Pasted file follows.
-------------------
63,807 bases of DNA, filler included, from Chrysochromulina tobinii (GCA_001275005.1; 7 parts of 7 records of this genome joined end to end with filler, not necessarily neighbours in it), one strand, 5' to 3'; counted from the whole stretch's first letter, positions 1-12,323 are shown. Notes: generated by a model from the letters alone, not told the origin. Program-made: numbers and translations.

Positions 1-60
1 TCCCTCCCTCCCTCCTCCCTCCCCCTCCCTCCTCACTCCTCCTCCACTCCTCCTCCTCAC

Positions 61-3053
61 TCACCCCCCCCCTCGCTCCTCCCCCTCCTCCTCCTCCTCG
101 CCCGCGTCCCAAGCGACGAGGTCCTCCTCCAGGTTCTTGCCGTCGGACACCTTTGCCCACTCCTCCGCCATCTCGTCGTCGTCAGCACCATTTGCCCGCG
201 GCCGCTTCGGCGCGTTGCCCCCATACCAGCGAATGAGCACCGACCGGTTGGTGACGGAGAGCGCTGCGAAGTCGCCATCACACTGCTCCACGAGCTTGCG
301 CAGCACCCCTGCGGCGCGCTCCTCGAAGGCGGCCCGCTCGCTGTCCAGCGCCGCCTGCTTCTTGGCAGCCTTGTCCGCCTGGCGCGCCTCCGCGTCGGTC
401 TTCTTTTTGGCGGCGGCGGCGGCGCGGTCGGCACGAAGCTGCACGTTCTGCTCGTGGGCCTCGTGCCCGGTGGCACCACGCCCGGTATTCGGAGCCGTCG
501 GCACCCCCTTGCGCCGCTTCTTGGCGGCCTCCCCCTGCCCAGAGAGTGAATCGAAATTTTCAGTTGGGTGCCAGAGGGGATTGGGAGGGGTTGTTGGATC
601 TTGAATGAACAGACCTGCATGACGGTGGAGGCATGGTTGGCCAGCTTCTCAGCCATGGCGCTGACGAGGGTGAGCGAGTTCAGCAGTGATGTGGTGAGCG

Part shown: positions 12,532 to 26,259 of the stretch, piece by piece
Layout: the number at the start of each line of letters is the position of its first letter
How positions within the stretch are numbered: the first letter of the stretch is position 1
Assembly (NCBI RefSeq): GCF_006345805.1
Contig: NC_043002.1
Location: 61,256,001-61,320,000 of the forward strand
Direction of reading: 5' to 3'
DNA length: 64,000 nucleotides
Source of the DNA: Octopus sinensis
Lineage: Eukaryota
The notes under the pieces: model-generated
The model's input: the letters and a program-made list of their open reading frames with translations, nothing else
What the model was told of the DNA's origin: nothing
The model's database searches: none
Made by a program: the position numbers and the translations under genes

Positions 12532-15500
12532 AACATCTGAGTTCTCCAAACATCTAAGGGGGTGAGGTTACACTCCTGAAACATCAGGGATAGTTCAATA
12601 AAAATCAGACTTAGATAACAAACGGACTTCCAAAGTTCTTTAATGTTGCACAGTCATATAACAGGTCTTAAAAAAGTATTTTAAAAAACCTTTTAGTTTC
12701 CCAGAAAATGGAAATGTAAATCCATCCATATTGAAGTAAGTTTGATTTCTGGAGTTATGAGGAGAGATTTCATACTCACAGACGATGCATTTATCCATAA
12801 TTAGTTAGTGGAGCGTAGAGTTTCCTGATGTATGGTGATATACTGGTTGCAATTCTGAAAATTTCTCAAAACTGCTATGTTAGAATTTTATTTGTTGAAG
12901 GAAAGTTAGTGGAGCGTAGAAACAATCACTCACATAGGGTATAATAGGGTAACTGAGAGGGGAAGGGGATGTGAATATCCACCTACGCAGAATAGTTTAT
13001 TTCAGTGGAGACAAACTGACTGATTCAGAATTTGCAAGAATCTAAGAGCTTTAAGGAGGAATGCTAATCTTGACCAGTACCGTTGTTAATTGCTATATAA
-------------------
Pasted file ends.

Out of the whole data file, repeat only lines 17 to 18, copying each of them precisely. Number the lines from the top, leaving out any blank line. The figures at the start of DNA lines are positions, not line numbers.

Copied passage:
Location: 61,256,001-61,320,000 of the forward strand
Direction of reading: 5' to 3'